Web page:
Farhan Zaidi gives SF Giants manager Gabe Kapler a vote of confidence

San Francisco Giants v Philadelphia Phillies
San Francisco Giants v Philadelphia Phillies / Rich Schultz/GettyImages

The SF Giants season was beginning to tailspin in August, but a recent 5-1 stretch has the ship heading in the right direction. If the Giants fell flat in September, manager Gabe Kapler could be seen as a scapegoat.

However, it appears that he has the support of the front office as team president of baseball operations Farhan Zaidi recently offered a vote of confidence in the Giants skipper.

Farhan Zaidi gives SF Giants manager Gabe Kapler a vote of confidence

Zaidi joined the Tolbert and Copes show on KNBR on Thursday and without prompt, highlighted Kapler's tenure with San Francisco so far:

"I look at Gabe's time here, he's got one of the top winning percentages in Giants history. I think he's in the top-10. He obviously won Manager of the Year... I don't think a team can go through those struggles and come out the other side the way we have a couple times this season without strong leadership. So that's about as strong an endorsement that I can give for the job he's done... And I think we all appreciate that in terms of the job he's done."

Farhan Zaidi

Zaidi was asked whether he and Kapler are a package deal in some sense. It does bear mentioning that both Zaidi and Kapler are close. They have worked together previously from their respective time with the Los Angeles Dodgers organization. And, they have worked together with the Giants over the past four years.

The Giants' top executive used that question to offer his support for the job Kapler has done. Kapler is 292-238 (.551 winning percentage) since being hired as the Giants manager following the 2019 season. This, of course, includes a historic 2021 season in which the Giants won 107 games while winning the NL West for the first time in years.

Kapler pulled all of the right strings that season and deservedly took home Manager of the Year honors. In his four seasons, the Giants have been, for the most part, in the playoff picture until the final week of the season.

That looks to be the case again this year as they are currently in a three-way tie with the Cincinnati Reds and the Arizona Diamondbacks for the third Wild Card spot. Technically, they have the slightest edge at the moment but that will shake out before the end of the season.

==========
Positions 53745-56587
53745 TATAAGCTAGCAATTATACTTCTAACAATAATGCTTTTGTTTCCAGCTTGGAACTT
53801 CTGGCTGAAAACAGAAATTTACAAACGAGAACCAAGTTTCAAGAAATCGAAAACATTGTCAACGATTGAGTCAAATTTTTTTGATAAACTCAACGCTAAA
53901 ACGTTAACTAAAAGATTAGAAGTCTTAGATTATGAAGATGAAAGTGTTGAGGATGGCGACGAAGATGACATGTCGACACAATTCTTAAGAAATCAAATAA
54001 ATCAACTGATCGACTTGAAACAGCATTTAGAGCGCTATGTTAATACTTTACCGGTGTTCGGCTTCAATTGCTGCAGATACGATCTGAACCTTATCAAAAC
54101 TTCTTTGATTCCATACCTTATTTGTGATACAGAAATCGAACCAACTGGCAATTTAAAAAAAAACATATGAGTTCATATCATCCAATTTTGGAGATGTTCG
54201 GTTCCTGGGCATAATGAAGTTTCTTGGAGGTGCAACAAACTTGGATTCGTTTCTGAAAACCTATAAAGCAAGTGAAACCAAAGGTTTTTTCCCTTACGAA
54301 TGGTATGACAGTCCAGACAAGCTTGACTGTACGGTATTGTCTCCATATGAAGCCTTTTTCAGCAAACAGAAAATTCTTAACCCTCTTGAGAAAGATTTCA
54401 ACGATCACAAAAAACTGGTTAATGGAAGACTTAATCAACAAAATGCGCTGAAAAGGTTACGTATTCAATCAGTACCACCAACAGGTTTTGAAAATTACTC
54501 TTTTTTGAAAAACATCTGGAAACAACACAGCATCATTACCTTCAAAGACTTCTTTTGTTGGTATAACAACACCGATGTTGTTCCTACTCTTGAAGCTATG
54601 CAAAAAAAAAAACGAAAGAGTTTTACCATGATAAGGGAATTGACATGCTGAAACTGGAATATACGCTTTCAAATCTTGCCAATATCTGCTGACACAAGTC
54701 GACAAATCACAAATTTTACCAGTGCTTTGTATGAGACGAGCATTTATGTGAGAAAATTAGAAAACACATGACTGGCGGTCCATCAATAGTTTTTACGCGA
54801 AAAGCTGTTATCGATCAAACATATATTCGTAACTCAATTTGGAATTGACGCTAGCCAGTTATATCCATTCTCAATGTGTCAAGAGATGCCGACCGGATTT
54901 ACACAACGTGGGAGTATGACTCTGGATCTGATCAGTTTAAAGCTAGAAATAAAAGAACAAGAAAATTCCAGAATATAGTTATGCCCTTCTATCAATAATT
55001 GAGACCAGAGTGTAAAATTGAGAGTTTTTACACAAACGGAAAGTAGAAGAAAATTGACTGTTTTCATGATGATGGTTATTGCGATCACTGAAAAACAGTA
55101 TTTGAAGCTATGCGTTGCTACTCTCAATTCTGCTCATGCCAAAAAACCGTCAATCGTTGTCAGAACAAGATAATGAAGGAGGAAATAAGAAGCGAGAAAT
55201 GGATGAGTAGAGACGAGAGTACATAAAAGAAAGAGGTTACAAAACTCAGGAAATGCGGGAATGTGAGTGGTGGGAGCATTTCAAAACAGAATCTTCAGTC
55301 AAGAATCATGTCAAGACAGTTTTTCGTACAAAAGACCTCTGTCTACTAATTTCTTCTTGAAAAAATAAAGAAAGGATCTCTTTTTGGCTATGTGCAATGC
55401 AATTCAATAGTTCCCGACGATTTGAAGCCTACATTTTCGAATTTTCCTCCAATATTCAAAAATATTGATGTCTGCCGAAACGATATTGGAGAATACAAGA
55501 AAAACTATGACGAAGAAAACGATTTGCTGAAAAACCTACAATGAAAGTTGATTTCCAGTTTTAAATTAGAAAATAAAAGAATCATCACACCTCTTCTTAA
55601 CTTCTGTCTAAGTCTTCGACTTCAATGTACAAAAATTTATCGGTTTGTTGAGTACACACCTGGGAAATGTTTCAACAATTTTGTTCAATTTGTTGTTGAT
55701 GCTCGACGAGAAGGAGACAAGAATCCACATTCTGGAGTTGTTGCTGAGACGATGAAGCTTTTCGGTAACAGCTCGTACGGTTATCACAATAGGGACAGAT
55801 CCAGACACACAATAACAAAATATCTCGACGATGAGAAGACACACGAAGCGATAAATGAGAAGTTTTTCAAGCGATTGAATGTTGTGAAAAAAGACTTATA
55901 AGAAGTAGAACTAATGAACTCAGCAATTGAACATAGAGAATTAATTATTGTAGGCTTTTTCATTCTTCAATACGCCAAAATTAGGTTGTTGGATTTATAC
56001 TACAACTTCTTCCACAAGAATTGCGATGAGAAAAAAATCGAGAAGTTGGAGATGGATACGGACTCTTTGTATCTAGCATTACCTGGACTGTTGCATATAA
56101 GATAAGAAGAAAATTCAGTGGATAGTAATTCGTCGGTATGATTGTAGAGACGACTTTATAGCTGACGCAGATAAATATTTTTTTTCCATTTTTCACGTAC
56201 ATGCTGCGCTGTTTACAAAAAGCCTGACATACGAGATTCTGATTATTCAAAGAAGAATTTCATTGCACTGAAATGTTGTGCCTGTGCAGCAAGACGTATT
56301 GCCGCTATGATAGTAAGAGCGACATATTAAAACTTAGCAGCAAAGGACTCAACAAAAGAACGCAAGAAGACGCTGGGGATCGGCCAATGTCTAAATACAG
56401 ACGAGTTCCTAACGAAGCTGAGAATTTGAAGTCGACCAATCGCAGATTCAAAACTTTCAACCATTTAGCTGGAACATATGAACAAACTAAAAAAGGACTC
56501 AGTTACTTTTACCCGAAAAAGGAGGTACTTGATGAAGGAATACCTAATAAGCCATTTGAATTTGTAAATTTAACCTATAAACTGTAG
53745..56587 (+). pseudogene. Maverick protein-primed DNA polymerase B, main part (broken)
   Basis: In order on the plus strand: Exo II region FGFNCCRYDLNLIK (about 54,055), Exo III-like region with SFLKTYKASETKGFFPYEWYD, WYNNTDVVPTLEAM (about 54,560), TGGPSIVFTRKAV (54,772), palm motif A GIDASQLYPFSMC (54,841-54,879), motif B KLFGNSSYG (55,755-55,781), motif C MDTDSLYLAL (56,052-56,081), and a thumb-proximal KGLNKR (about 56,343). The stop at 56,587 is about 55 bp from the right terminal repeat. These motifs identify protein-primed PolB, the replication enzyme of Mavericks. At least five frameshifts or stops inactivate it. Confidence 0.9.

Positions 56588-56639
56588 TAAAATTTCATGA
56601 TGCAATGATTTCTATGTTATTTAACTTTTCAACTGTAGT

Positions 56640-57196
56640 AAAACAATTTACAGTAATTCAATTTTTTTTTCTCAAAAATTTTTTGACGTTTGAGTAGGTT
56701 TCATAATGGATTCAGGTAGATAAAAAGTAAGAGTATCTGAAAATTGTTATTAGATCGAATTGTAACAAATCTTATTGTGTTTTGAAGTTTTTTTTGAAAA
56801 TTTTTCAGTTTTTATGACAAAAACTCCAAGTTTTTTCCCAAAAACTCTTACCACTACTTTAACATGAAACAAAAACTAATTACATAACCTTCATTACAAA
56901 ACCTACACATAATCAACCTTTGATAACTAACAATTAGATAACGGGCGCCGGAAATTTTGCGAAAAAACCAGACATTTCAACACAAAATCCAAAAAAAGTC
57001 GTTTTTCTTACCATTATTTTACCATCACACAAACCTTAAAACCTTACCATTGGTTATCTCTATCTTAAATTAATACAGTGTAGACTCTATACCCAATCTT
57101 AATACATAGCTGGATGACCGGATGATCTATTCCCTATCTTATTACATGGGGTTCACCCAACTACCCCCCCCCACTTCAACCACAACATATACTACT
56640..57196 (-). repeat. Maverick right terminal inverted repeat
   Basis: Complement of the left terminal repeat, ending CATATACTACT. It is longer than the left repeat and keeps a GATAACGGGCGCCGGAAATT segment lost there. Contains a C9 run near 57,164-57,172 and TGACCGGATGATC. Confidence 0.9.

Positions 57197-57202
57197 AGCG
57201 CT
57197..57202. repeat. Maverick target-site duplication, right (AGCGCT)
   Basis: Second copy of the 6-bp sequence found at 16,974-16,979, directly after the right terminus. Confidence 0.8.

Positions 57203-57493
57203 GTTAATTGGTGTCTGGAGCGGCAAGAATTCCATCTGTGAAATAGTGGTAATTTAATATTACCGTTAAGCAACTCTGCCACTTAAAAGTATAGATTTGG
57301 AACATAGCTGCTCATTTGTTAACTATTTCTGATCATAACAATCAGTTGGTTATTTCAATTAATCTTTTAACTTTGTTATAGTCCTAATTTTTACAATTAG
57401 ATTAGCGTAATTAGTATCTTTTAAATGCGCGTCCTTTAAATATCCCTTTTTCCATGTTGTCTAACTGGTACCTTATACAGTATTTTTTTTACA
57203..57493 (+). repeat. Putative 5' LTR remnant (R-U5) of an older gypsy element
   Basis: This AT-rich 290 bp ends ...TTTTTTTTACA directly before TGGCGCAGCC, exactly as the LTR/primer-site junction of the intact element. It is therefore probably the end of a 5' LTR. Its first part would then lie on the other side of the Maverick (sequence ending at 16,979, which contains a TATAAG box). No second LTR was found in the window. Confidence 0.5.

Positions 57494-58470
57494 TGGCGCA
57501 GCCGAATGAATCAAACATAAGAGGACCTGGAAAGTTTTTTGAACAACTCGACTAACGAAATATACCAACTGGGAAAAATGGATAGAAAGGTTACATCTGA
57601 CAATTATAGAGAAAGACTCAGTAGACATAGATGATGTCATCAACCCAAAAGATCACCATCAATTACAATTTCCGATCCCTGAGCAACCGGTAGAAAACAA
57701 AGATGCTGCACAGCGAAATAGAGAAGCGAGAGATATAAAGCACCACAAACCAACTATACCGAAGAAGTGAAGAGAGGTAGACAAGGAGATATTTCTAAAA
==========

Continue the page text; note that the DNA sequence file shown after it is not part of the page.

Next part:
Kapler is under contract through the 2024 season but it does not appear as if there will be a regime change this winter.

I do think Kapler, like most managers, has his strengths and his weaknesses. He is managing a clubhouse that seems to mostly on the same page. There is a sense of cohesion within the core group. He uses the bench effectively by leveraging platoon matchups. That has paid off quite a bit during his tenure.

Though, I do think he can be a little too systematic at times. He tends to have a plan and does not often deviate from it even when it feels like the game circumstances merit it. That said, he has a process and that process has worked.

For the most part, he has done a nice job in 2023. He has had to manage through a back end of the rotation that has totally fallen flat due to injuries and ineffectiveness. Relying as aggressively on the opener strategy as he has is not something that was part of the plan before the season began. It is not easy managing a rotation where only two of the five starters in any turn through the rotation can be used.

It feels like a case where the sum is greater than its parts because the roster, as a whole, has not performed all that well.

That is the job Kapler has had to navigate. I cannot help by laugh at the irony of me saying that Kapler does not deviate from his plan three paragraphs up while recognizing an example of him doing that exact thing. My original comment was more about in-game management.

Anyways, it does sound like the front office is satisfied with Kapler's performance and that he will return in 2024. At any point this year, I thought the probability of him not returning was low and Zaidi seems to confirm that the probability is virtually nonexistent.